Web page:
By MIKE CHAIKEN
Hartford Stage is a respected regional theater in the U.S. Its celebration of its 50th anniversary is a big deal for the cultural scene of Connecticut.
And Bristol will be key to the theater’s celebration when Hartford Stage’s traveling exhibit, “Stagecraft: 50 Years of Design at Hartford,” comes to the city’s New England Carousel Museum in March.
The exhibit offers up costumes, props, and scenic elements from Hartford Stage’s inventory from its storied performance history. The exhibit has been or will be on display at several prestigious institutions in the state. It opened at the Hartford Public Library’s ArtWalk, traveled to the New Britain Museum of American Art, and is currently being shown at the Mark Twain House and Museum in Hartford. After it leaves Bristol, the exhibit then heads to the state capitol in Hartford before wrapping up at the University of Connecticut in Storrs.
As Louise DeMars, the Carousel Museum’s executive director said, this keystone of Bristol’s cultural scene is now hanging with the “big boys.”
DeMars credited Michael Nicastro, the former president and CEO of the Central Connecticut Chambers of Commerce and a member of Hartford Stage’s Board of Directors, for the opportunity that brings the exhibit to the Carousel Museum. DeMars said the stage company was looking for venues “and our name came up.”
Once the suggestion was made, DeMars said, the representatives for the exhibit came down to 95 Riverside Ave. and “they loved the place.”
And when the exhibit representatives said they’d like to bring it to Bristol, “I was shocked.”
“We’re thrilled to be included,” said DeMars. “This is an exciting step forward.”
DeMars said she found the “Stagecraft” exhibit attractive for the Carousel Museum because it was something “different” for the museum, which is part of the Bristol Center for Culture & Arts.
DeMars said the decision to bring “Stagecraft” to the city is similar to another out of the ordinary step the museum took when it hosted a recent “Steampunk” festival mounted by Brass Ring Academy and Cabaret. “We were delighted to do something different,” said DeMars of the “Steampunk” event, which put the spotlight on a pop culture genre that can best be described Victorian-age meets science future. “It was spectacular,” said DeMars of the gathering.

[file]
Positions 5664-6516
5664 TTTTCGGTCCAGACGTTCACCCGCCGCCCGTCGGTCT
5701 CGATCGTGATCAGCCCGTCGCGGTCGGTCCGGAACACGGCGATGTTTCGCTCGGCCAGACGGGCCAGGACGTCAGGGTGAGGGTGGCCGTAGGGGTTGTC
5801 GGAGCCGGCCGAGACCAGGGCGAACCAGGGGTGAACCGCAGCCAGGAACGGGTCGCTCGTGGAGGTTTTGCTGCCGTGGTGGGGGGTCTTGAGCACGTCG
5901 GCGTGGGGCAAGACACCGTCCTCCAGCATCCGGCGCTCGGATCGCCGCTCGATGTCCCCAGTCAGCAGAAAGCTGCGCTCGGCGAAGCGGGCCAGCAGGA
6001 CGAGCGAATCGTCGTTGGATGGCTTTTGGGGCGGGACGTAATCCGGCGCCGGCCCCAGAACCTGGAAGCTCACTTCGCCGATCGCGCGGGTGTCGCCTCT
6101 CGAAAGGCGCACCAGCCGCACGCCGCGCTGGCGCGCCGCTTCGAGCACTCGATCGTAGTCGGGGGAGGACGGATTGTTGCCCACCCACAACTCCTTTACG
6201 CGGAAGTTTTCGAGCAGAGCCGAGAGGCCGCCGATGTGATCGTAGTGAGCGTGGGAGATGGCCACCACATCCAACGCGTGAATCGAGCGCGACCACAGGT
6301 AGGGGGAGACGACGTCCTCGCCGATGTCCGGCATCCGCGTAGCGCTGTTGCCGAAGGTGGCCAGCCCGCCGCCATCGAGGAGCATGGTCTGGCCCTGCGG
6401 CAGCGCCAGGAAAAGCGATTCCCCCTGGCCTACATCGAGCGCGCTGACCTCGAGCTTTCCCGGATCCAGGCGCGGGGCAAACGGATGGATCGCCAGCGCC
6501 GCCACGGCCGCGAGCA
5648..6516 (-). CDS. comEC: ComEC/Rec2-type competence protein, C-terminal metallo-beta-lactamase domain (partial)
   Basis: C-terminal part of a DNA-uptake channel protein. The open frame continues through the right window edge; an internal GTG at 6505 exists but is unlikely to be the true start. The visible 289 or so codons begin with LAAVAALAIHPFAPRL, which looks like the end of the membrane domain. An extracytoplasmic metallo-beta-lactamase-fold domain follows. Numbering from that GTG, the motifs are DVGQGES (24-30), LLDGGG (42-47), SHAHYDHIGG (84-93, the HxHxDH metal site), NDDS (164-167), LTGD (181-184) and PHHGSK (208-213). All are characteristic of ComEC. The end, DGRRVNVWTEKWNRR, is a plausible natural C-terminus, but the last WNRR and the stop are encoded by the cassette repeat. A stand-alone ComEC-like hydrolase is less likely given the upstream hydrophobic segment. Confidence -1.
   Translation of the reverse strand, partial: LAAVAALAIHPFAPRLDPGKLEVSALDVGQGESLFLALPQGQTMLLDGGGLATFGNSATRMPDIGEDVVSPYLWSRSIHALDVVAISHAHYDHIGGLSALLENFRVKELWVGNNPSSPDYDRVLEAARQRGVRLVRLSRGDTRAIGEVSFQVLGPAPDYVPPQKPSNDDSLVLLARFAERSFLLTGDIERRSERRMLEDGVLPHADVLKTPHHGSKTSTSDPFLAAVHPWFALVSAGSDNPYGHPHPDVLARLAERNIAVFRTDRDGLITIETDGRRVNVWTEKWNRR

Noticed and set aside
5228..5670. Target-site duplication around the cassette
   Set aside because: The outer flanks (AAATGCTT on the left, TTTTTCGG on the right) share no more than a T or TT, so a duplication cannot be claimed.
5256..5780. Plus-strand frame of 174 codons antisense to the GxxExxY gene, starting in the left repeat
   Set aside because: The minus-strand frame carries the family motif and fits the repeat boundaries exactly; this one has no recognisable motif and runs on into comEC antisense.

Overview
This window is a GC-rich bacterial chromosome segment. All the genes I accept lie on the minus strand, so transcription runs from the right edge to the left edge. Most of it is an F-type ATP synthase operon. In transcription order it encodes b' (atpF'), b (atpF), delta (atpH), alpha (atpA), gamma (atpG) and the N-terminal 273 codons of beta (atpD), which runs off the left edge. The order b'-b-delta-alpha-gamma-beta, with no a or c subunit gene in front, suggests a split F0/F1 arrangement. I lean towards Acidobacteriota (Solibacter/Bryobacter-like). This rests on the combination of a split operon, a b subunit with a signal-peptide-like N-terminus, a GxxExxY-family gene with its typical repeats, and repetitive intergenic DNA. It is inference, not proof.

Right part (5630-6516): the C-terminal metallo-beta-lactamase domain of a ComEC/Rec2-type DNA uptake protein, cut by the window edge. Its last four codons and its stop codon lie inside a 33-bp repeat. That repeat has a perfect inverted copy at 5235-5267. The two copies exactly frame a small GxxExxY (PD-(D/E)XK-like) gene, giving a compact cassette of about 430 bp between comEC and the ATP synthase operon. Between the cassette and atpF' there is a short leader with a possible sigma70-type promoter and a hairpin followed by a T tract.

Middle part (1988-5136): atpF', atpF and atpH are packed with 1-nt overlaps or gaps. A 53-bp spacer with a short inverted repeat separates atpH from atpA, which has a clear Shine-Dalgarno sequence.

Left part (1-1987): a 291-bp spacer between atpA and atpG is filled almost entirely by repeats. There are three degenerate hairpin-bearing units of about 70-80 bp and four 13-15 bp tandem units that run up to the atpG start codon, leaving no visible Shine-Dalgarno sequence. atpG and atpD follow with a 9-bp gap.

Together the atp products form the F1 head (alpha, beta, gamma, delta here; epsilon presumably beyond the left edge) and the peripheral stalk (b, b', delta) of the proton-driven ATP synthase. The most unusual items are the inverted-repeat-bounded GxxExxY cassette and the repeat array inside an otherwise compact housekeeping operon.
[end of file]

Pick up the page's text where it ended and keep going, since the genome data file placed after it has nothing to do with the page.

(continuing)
And as she wandered among the Steampunk crowd, and saw the kind of response, and the number of people who came to the museum for the first time, “It opened my eyes to the advantages of doing things that aren’t expected.”
DeMars said the “Stagecraft” exhibit also gives people a different and new reason to come see the Carousel Museum. And when they come to see “Stagecraft,” they may stick around and see what else the museum has to offer.
DeMars said “Stagecraft” is a great marketing tool and a way to win over new fans and volunteers, just as the Steampunk event did. The museum’s executive director said after the Steampunk academy, a number of new people stepped forward to volunteer and help the museum.
The temporary art gallery space in the carousel also has served as a great tool for bringing in new visitors, said DeMars. Since the gallery has opened, there have been 60 different exhibits and that was 60 different opportunities to bring new people into the space.
As for where the “Stagecraft” exhibit will be displayed within the museum plant, DeMars said they are looking at the gallery space as being the primary location. But she also would like to have the displays begin in the main hall and flow to draw visitors further into the Carousel Museum as a whole.
Asked what other surprises patrons can expect for the coming year, DeMars said there are some irons in the fire. And she said, “We’re wide open to listen to people’s ideas on what we should display and what we should do.”
However, topping the list of events to put on your cultural calendar, DeMars said is the March 1 Mardi Gras Party at the museum. It’s always been a popular event, she said, and the details are being firmed up and will be announced soon.
“Stagecraft: 50 Years of Design at Hartford Stage” comes to the New England Carousel Museum, 95 Riverside Ave., Bristol from March 6 to May 14. The curator of the project is Jessica Palmer and the art director is Taylor Benedum.
For more in formation on the New England Carousel Museum, which is closed until the end of February, go to TheCarouselMuseum.org
Comments? Email mchaiken@BristolObserver. com.
By MIKE CHAIKEN